Hakim and the Supreme Council continue to push for a separate Shiite-majority state, arguing that Iraq's national leadership has a long history of mistreating Shiites. "Shiites suffered and were insulted by the central government for many years, and this is a form of protection," said Anwar Shimirti, a top Supreme Council official in Najaf.
Sadr's more populist following, drawn mostly from Shiite slums in Iraq's largest cities, contends that such a proposal undermines national unity. Sahib Amiri, who heads a branch of Sadr's organization, said that even though his movement could benefit from the formation of a federal state, it rejected the notion on principle.
"It would serve us well, because we have the majority of followers and could dominate it," he said. "But it would divide Iraq along sectarian lines, and to us this very idea is unacceptable."
In late August, Sadr's Najaf office was set ablaze and four of his supporters killed when a demonstration against him turned violent. Sadr aides initially blamed the Badr Organization, the Supreme Council's militia, and the Mahdi Army attacked Badr offices across southern Iraq. Sadr called off his troops at the urging of Jafari and the country's leading Shiite cleric, Grand Ayatollah Ali Sistani. Sadr declared that the Supreme Council was not responsible for the attack on his office, but bitterness among his followers remains.
"We know who did this. We saw Badr leaders among the crowd, and we have not forgotten. Sayyid Moqtada did not want to incite strife among the Shiites," said Mohan Abdul-Hussein, 27, a fighter with the Mahdi Army, referring to Sadr with an honorific connoting descent from the prophet Muhammad. "We are patient for now, but if something like this ever happens again, we will not stop, no matter what."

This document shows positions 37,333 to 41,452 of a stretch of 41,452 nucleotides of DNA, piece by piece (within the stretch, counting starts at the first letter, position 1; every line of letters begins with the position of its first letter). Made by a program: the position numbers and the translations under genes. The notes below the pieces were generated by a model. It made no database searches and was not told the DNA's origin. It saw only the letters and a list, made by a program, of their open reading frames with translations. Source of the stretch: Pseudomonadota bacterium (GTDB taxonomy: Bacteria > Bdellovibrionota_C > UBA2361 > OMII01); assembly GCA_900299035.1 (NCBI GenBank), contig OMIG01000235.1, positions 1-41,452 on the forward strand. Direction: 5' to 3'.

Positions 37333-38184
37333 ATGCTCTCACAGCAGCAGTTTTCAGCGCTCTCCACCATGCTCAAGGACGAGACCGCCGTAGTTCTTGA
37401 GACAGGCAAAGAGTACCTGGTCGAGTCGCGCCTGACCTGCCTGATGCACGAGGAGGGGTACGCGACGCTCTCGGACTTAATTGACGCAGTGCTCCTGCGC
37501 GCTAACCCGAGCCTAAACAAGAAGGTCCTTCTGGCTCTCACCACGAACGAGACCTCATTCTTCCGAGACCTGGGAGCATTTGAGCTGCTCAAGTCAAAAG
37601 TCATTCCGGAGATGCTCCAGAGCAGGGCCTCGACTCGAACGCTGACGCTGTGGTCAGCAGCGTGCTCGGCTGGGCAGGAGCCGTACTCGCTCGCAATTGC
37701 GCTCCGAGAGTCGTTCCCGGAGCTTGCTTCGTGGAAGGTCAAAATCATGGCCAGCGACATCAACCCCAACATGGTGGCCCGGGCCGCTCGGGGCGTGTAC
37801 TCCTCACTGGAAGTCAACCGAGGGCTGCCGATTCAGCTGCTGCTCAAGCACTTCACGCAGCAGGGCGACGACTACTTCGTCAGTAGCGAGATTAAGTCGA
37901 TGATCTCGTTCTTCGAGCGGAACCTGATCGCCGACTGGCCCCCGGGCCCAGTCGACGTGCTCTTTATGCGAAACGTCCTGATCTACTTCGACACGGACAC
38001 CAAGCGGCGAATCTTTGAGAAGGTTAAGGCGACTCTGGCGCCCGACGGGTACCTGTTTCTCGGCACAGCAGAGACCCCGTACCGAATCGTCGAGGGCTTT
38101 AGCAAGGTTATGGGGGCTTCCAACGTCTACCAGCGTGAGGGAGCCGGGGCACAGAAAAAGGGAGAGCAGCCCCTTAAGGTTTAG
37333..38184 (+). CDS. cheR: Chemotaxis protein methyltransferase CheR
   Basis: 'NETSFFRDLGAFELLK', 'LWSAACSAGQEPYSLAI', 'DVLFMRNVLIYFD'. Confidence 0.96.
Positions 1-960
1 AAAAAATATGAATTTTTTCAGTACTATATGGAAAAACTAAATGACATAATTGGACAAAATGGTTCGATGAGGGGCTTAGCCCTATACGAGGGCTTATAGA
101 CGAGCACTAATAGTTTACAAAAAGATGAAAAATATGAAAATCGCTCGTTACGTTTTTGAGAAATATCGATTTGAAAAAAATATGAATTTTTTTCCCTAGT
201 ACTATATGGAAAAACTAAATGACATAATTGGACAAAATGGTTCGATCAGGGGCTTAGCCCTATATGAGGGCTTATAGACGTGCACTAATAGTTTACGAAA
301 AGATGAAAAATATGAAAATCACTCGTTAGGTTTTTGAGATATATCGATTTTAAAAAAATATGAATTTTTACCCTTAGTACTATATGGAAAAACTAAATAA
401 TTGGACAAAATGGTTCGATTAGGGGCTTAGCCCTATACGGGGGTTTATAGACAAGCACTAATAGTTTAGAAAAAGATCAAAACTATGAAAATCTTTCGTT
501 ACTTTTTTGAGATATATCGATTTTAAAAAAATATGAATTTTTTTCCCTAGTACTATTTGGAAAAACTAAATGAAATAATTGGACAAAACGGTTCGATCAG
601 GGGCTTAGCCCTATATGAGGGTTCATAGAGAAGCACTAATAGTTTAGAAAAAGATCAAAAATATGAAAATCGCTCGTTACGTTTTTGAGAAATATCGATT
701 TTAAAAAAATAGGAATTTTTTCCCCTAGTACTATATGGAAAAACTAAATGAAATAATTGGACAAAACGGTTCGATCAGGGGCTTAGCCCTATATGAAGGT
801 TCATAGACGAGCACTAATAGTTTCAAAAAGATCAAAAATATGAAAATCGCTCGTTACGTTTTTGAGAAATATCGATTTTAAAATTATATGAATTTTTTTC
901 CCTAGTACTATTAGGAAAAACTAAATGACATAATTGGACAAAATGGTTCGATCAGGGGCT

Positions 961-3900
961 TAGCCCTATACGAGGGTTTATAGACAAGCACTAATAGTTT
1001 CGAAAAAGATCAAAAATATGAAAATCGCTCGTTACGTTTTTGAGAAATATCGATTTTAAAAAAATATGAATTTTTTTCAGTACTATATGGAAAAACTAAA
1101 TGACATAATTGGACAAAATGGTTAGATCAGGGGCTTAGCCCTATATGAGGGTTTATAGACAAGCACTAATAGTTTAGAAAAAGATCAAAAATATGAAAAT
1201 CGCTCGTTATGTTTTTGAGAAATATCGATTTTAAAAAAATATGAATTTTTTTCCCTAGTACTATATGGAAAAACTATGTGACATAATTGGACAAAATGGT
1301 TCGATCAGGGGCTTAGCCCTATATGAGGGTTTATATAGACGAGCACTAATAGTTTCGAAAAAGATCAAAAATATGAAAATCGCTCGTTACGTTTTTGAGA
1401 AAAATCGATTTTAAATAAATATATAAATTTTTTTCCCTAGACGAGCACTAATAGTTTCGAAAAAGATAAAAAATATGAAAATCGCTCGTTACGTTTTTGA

In interviews, representatives of the Shiites' four most revered religious leaders blamed the fighting on "outsiders" -- as they describe insurgents -- and said the clerics would keep the militias in line.
Among Shiites, an ayatollah considered to be a marja -- a religious authority to be emulated by his followers -- "plays the role of a father of everyone in this dispute," said Ali Bashir, the son of the third-ranking cleric. "And while we cannot choose between a son and a son, we will ensure there will be no more fighting.
"The marja wants only unity among Shiites in southern Iraq," he added. "What form that takes is up to the people to decide."
U.S. officials have said they fear that a southern Shiite state would be closely tied to neighboring Iran, a Shiite-majority country that American diplomats have called the most significant long-term threat to Iraq's interests. They are also concerned such a state could be dominated by clerics rather than secular politicians.
Interviews with about a dozen people here this week suggested a relatively even split between supporters and opponents of federalism. Most said they intended to vote in favor of the constitution Saturday. Nearly 20,000 Iraqi troops will be in the streets during the voting, with U.S. troops standing by at bases outside the city.
Asked about U.S. concerns, Hussein Hajar, a high school teacher who said he supported the idea of federalism, replied: "Why should we not choose how we live, how we educate people, how we elect our leaders the way that fits us, even if it is not what they want? Why should we not govern ourselves."
‘We can cool it down’
While many people mentioned the tension between the militias, most expressed optimism that the division could be overcome.
"Three years ago we were in ruins. One year ago we were fighting in the streets. Even this summer we had terrorist attacks. Look at the people, out shopping and eating and not in fear," said Majid Safar Ali, 50, who sells black fabric for abayas , or women's traditional robes, at a stall in Najaf's bazaar. "Even if the violence and other problems started again 100 more times, we can cool it down. We did it before."
Special correspondents Naseer Nouri and Saad Sarhan contributed to this report.